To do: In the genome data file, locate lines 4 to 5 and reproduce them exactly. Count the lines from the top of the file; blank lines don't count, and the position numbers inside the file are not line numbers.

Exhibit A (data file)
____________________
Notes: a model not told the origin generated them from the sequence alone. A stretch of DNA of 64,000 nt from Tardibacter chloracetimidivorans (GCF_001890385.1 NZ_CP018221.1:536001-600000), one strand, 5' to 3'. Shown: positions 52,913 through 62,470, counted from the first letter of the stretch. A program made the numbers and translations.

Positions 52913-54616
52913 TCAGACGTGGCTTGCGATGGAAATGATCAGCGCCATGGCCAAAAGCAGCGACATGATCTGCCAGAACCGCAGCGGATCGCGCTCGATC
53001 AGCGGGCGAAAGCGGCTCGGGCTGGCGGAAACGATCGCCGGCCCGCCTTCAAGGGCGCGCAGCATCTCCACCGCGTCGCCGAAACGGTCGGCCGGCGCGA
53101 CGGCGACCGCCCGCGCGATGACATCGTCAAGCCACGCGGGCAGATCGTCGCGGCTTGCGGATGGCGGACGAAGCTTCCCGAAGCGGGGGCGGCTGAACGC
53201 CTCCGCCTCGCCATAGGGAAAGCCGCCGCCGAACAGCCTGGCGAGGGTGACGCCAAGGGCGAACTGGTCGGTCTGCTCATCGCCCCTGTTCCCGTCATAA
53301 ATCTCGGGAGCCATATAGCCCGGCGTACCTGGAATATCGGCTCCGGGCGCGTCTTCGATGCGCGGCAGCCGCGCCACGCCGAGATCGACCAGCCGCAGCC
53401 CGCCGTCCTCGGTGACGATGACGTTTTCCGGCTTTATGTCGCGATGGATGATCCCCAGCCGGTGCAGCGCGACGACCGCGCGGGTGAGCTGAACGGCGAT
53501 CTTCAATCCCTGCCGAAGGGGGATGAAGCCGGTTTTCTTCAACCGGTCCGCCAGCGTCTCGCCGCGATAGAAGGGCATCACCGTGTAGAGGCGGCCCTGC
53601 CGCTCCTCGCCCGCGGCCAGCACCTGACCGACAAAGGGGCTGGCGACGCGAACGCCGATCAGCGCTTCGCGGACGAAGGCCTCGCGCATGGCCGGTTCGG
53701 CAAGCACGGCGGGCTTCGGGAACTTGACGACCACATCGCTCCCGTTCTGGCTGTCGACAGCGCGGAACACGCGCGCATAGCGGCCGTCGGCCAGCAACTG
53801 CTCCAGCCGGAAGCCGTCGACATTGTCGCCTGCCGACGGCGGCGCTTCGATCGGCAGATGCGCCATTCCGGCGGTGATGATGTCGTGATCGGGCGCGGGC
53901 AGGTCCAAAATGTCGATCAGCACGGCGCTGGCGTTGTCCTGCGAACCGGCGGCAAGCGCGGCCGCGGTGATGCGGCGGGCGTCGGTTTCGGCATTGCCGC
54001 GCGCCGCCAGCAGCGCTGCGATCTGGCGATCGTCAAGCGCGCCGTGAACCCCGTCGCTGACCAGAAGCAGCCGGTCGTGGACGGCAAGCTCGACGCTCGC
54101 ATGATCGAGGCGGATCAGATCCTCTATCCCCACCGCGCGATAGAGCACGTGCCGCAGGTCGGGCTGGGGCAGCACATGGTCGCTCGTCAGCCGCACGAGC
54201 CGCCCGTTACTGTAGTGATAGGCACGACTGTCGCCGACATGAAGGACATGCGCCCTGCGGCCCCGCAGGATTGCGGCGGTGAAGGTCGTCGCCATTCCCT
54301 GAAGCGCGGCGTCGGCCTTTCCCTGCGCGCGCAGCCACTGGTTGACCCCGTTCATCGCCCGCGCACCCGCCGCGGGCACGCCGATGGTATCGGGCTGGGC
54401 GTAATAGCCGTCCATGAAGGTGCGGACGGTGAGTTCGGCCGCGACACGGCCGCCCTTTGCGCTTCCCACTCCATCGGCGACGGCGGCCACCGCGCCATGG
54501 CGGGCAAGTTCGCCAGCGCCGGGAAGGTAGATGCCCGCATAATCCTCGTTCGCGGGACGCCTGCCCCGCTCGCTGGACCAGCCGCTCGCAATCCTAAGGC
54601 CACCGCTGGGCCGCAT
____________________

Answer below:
53001 AGCGGGCGAAAGCGGCTCGGGCTGGCGGAAACGATCGCCGGCCCGCCTTCAAGGGCGCGCAGCATCTCCACCGCGTCGCCGAAACGGTCGGCCGGCGCGA
53101 CGGCGACCGCCCGCGCGATGACATCGTCAAGCCACGCGGGCAGATCGTCGCGGCTTGCGGATGGCGGACGAAGCTTCCCGAAGCGGGGGCGGCTGAACGC